I’m sure most of the techies out there already know about the effort of Microsoft to push their XML-based file format “Office Open XML” (OOXML in short) of the Office 2007 Suite as open standard. The problem with it is though, that the whole format description is way too bloated (more than 7000 pages; ODF not even has 1000), doesn’t honor other, existing ISO standards (f.e. date and time formats in ISO 8601) and is spicked with references to proprietary attributes like “useWord97LineBreakRules” or “autoSpaceLikeWord95”.
To make a long story short, if people were enthusiastic in first place on Microsoft’s step towards an open, XML-based format, away from the proprietary binary format they used earlier versions, this enthusiasm soon ebbed away when it became obvious that the whole action is just window-dressing. In its current state, OOXML will not allow any third-party software developer to fully support the format, because of all the undefined holes in it. Rob Weir, a software architect from IBM, gives a good insight of what this format is actually about in his personal blog, if you like to read on.
Now since ISO standardization seems to be a global process where every country must cast a vote, it seems that Microsoft has done a good job lobbying for their format in many of them (f.e. Australia, which is said to vote positive), while having a hard time in others: Yesterday was announced, that Microsoft failed to get the needed 9 votes in the USA, which is a very good signal. The deadline, however, is September 2nd, 2007. Until then, a lot of stuff can happen. There is a petition going on on noooxml.org, which has been signed by more than 33.000 people already. I’d strongly encourage you to sign that as well, and, if you get the chance, write your local ISO standards body to vote against OOXML in your country. For Germany this is the “Deutsches Institut für Normung” , in short DIN, which seems to review the format since May this year already.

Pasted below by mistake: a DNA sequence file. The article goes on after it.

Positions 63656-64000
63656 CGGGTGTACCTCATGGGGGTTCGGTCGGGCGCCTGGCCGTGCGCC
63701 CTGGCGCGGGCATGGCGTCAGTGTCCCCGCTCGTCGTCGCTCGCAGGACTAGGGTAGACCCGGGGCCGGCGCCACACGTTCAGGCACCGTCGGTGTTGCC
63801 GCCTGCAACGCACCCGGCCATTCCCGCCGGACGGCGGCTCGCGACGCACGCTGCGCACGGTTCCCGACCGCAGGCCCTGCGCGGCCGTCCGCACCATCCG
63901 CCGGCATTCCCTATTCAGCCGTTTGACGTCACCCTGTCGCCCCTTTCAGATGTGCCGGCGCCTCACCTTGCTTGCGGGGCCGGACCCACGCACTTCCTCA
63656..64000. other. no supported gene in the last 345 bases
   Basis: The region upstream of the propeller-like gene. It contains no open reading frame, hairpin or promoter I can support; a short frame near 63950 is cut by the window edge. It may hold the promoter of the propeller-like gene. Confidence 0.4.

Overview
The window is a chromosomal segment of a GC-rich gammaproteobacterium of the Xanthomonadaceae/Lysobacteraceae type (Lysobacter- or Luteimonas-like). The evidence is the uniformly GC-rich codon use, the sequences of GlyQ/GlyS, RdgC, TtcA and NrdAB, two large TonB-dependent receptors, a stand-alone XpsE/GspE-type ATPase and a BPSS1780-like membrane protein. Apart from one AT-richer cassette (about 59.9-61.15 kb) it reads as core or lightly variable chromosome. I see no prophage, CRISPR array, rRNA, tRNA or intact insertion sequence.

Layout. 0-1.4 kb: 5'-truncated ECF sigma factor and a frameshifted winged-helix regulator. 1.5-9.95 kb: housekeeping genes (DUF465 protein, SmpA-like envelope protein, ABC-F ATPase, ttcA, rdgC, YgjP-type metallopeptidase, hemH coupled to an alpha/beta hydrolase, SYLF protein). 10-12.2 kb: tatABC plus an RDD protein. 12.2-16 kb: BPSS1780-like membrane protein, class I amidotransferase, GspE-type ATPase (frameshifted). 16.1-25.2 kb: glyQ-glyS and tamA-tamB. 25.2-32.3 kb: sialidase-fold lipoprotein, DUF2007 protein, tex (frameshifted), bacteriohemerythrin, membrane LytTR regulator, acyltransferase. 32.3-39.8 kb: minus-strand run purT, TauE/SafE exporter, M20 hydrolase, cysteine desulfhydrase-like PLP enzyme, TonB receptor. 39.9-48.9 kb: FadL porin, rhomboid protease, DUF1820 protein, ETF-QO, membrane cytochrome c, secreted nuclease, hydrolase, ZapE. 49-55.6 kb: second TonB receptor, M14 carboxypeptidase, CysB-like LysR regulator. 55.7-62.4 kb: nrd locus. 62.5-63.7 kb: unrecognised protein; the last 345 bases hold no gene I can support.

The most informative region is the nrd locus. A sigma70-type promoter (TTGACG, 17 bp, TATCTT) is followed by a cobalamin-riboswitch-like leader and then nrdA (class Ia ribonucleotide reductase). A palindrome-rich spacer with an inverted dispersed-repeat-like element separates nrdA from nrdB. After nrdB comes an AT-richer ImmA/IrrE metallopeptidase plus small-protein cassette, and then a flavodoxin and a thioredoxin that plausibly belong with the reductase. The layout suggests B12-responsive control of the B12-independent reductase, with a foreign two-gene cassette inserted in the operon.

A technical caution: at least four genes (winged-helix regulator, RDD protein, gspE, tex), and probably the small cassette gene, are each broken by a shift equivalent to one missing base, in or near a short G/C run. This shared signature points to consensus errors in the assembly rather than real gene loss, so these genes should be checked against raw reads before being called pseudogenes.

Lets see where Germany and the other, yet undecided countries, are heading. Its already a farce that OOXML made it through ECMA and is now a standard after ECMA-376 (though the process leading to this is highly debatable).
However, what disappoints me the most as of now is, that Apple voted “Yes” in the aforementioned US ballot. I was always thinking, Job’s company is a bit smarter than the rest and not just follow the leader, but I guess business considerations were more important in this particular case. If Apple looses Microsoft as developer on the Mac, they loose the Mac Office Suite and also one important selling factor in business environments: Compatibility with Microsoft Office.
Pussies. They could do better. And they partially did better already, by launching the new iWork ’08 with Office Open XML support now, before Office for Mac 2008 arrives in January next year – now if they’d just include ODF support as well…
EDIT 2007-08-22: It seems that the German standards body voted PRO Office OpenXML (German source) – imho a very sad day. I hope the other countries will not follow Microsofts approach equally blind.